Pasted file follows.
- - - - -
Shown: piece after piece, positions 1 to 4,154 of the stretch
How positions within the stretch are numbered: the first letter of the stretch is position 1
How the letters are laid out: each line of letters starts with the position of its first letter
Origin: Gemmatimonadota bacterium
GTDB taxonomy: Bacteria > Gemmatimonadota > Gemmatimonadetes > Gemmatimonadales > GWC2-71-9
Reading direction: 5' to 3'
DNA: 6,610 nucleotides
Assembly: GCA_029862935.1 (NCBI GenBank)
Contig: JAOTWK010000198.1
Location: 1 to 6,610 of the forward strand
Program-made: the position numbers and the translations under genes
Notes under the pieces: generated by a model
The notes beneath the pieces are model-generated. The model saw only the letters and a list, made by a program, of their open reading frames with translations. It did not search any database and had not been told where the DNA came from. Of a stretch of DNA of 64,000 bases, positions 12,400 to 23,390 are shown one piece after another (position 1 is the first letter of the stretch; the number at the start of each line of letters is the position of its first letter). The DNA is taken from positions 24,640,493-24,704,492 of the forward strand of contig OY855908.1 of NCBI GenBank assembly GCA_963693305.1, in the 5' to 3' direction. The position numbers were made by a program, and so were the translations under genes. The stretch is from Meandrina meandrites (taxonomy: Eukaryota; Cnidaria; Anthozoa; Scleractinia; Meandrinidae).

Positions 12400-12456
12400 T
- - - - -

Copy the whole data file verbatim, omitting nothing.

Shown: piece after piece, positions 1 to 4,154 of the stretch
How positions within the stretch are numbered: the first letter of the stretch is position 1
How the letters are laid out: each line of letters starts with the position of its first letter
Origin: Gemmatimonadota bacterium
GTDB taxonomy: Bacteria > Gemmatimonadota > Gemmatimonadetes > Gemmatimonadales > GWC2-71-9
Reading direction: 5' to 3'
DNA: 6,610 nucleotides
Assembly: GCA_029862935.1 (NCBI GenBank)
Contig: JAOTWK010000198.1
Location: 1 to 6,610 of the forward strand
Program-made: the position numbers and the translations under genes
Notes under the pieces: generated by a model
The notes beneath the pieces are model-generated. The model saw only the letters and a list, made by a program, of their open reading frames with translations. It did not search any database and had not been told where the DNA came from. Of a stretch of DNA of 64,000 bases, positions 12,400 to 23,390 are shown one piece after another (position 1 is the first letter of the stretch; the number at the start of each line of letters is the position of its first letter). The DNA is taken from positions 24,640,493-24,704,492 of the forward strand of contig OY855908.1 of NCBI GenBank assembly GCA_963693305.1, in the 5' to 3' direction. The position numbers were made by a program, and so were the translations under genes. The stretch is from Meandrina meandrites (taxonomy: Eukaryota; Cnidaria; Anthozoa; Scleractinia; Meandrinidae).

Positions 12400-12456
12400 T